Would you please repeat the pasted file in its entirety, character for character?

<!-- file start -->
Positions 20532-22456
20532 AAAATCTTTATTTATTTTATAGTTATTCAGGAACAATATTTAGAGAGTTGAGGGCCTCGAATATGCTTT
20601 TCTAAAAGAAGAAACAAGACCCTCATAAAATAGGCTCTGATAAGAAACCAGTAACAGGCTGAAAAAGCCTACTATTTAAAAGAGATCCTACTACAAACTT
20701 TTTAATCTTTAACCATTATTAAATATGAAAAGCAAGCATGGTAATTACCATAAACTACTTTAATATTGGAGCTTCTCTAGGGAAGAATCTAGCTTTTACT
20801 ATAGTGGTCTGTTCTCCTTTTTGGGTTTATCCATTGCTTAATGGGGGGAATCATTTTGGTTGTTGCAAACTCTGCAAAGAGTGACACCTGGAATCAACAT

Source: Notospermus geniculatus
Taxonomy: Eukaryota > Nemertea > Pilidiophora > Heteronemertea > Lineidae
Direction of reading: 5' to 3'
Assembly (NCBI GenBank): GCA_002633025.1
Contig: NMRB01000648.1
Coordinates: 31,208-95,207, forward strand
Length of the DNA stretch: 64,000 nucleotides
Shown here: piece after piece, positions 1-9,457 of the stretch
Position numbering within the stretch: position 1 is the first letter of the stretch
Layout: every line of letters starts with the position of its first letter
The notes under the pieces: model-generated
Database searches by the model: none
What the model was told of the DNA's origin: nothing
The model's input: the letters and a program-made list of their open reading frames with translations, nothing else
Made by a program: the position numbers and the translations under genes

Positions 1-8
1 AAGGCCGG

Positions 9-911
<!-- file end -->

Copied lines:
Positions 20532-22456
20532 AAAATCTTTATTTATTTTATAGTTATTCAGGAACAATATTTAGAGAGTTGAGGGCCTCGAATATGCTTT
20601 TCTAAAAGAAGAAACAAGACCCTCATAAAATAGGCTCTGATAAGAAACCAGTAACAGGCTGAAAAAGCCTACTATTTAAAAGAGATCCTACTACAAACTT
20701 TTTAATCTTTAACCATTATTAAATATGAAAAGCAAGCATGGTAATTACCATAAACTACTTTAATATTGGAGCTTCTCTAGGGAAGAATCTAGCTTTTACT
20801 ATAGTGGTCTGTTCTCCTTTTTGGGTTTATCCATTGCTTAATGGGGGGAATCATTTTGGTTGTTGCAAACTCTGCAAAGAGTGACACCTGGAATCAACAT

Source: Notospermus geniculatus
Taxonomy: Eukaryota > Nemertea > Pilidiophora > Heteronemertea > Lineidae
Direction of reading: 5' to 3'
Assembly (NCBI GenBank): GCA_002633025.1
Contig: NMRB01000648.1
Coordinates: 31,208-95,207, forward strand
Length of the DNA stretch: 64,000 nucleotides
Shown here: piece after piece, positions 1-9,457 of the stretch
Position numbering within the stretch: position 1 is the first letter of the stretch
Layout: every line of letters starts with the position of its first letter
The notes under the pieces: model-generated
Database searches by the model: none
What the model was told of the DNA's origin: nothing
The model's input: the letters and a program-made list of their open reading frames with translations, nothing else
Made by a program: the position numbers and the translations under genes

Positions 1-8
1 AAGGCCGG

Positions 9-911